MUMBAI: CASBAA has applauded the launch of an Indonesian government campaign to regularize the country’s cable-TV industry. Speaking at an 10 August National Seminar on Pay-TV Broadcasting that launched the campaign, Ministry of Communications and Information Technology (Depkominfo) director of Broadcasting Bambang Subijantoro noted that Indonesia has a dynamic and rapidly growing pay-TV industry, but that provincial cable companies were largely operating in the “informal” sector, without proper licenses.
The government’s new campaign, Bambang said, was aimed at correcting that situation, and instilling respect for national laws – including intellectual property law – into the industry. Indonesia’s director-general Intellectual Property Dr. Andi N. Sommeng, noted that re-distributing channels without authorization from the rights holder was illegal, punishable by fines and potentially prison terms.
“This seminar is an excellent start to putting Indonesia’s pay-TV industry on a professional, sustainable footing,” said CASBAA CEO Simon Twiston Davies. “We are very pleased to be part of a public-private partnership supporting this effort. We congratulate our Indonesian partners – led by the Ministry of Communications and Information Technology (Depkominfo) – on the forthright steps they are taking to deal with the problems of the industry, and set a clear future path for growth and development.”
CASBAA is part of a coalition of government agencies and industry players participating in the just-launched campaign. Local lead organisers include, alongside the Depkominfo, the Indonesian industry association APMI (Asosiasi Penyelenggara Multimedia Indonesia) and the Indonesian Broadcasting Commission (KPI).
During the seminar, CASBAA’s views were presented by leading Jakarta IP expert (and founder of the Indonesian Intellectual Property Association) Gunawan Suryomurcito. Mr. Gunawan told the audience that investment in pay-TV provides Indonesia with the opportunity to develop high quality local content that can drive domestic industry growth, and then in turn be distributed internationally.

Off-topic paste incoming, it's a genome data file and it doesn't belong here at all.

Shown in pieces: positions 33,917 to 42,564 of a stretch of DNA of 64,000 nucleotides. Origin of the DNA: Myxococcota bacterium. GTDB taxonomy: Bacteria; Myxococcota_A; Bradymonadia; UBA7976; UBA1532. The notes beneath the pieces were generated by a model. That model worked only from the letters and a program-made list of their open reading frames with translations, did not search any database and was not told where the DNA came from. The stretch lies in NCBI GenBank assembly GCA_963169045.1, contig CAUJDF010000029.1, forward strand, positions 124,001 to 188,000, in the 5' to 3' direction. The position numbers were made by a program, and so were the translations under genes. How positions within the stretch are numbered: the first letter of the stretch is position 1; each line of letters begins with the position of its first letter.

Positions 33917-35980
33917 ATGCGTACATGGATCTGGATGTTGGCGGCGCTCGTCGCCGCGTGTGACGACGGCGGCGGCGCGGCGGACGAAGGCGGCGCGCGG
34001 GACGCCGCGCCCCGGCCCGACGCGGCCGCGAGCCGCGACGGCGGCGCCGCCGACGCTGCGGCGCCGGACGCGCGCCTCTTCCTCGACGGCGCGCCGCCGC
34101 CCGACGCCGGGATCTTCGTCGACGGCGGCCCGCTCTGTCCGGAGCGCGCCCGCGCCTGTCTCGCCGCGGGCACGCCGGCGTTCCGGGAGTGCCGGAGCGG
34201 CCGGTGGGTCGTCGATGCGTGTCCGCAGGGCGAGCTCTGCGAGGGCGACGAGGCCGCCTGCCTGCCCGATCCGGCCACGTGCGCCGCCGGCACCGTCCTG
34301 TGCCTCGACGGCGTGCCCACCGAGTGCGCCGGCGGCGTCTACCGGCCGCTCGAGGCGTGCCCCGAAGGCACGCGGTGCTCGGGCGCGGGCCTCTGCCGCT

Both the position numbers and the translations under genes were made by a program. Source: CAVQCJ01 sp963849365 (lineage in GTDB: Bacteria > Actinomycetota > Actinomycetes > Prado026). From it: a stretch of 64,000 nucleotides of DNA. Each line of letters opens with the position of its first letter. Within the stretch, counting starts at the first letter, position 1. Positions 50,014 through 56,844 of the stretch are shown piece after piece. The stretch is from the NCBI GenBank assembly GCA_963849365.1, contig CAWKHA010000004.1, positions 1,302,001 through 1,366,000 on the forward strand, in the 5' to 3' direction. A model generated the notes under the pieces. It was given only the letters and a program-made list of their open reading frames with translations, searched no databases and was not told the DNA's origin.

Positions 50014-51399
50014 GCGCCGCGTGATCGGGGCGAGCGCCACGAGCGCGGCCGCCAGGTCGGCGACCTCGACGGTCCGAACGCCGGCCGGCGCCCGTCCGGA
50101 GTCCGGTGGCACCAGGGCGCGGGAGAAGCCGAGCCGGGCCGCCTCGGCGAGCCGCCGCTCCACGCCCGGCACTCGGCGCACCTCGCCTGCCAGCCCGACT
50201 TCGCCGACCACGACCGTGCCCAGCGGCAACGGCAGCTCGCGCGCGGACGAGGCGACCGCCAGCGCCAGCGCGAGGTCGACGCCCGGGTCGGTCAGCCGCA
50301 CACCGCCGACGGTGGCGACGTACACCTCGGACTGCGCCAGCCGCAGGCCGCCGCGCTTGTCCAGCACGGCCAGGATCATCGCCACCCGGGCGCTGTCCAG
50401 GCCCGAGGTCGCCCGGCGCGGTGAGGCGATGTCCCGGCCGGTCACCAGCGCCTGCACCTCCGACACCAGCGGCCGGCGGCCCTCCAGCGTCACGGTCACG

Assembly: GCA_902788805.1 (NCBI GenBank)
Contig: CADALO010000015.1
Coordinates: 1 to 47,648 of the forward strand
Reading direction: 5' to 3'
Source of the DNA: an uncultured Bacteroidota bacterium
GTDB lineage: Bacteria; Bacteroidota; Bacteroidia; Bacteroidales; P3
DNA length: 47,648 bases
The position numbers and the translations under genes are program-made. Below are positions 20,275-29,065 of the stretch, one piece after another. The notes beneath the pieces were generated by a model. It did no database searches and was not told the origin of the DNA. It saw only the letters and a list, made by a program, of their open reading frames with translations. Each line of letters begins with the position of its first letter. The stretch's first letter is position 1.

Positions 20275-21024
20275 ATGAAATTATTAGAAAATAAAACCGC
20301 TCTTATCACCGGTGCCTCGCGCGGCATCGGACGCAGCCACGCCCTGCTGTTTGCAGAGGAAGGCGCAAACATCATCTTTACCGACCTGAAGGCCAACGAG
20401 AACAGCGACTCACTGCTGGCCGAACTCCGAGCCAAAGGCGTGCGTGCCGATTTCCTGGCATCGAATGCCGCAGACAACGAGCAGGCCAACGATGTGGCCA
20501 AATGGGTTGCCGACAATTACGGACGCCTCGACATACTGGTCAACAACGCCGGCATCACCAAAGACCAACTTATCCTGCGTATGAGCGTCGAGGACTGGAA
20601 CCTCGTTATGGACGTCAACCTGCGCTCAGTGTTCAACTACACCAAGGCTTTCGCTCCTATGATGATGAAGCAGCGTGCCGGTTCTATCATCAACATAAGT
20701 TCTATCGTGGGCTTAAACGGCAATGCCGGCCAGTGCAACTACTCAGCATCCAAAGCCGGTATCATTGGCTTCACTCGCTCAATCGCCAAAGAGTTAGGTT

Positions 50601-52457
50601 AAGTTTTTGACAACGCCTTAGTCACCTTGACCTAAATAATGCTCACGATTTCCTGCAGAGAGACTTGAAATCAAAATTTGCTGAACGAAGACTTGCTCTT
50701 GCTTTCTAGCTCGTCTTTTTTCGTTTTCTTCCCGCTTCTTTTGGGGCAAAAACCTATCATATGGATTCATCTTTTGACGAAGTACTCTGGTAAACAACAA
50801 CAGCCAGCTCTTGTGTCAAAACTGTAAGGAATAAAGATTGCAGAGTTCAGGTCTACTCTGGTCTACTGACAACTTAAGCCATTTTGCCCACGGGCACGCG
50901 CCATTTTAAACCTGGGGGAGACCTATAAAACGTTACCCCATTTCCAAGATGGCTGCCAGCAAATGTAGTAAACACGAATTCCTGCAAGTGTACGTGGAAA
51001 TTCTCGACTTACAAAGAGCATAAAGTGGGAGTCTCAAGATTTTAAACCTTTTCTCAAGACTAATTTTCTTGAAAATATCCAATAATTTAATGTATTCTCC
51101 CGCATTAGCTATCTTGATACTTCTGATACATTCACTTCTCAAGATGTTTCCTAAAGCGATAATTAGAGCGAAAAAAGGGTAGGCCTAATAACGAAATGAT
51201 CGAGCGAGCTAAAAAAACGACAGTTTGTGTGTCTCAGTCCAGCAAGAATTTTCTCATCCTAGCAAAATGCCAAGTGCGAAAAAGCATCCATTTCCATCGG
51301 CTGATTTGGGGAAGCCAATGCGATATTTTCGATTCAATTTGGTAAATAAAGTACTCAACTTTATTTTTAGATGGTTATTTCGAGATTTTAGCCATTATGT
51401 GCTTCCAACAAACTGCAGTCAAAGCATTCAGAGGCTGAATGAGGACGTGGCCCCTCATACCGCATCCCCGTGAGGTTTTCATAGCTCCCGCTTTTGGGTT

In his speech to the National Seminar, Bambang noted that there are estimated to be over 2,700 pay-TV companies in Indonesia, the vast majority of which are small cable companies in provincial areas. Few had the licenses required by law, he said, but with the final judicial reviews of licensing policy completed in 2007, the government was now ready to move forward.
The current program is designed to educate the provincial operators about their responsibilities under the law, and about the need to avoid illegal re-distribution of content. Next, the campaign moves into an outreach phase, with seminars and discussions planned in 7 major provincial centres between now and the end of the year.
Following that, Depkominfo is gearing up to put its licensing process into high gear, and after a grace period lasting a few months, cable operators will be required to have the requisite licenses, and follow Indonesian IP law on content distribution, or suffer legal penalties.
The National Seminar to launch the event was called by Depkominfo director-general for Communications and Information Dissemination Freddy H. Tulung. In remarks prepared for the seminar, the Director-General said there are still many pay-TV companies who simply do not understand how to correctly conduct a broadcasting business. The government’s aim, he said, was to show the participants in the industry how they could follow the law, and build their businesses.
“CASBAA will continue to be a strong supporter and active participant in this process,” said Davies. “We think this initiative by the Indonesian government and APMI represents the best way to set this industry on a sustainable growth path for the future. It should be a model for other governments in Southeast Asia, where several TV markets are enfeebled by continuing piracy.”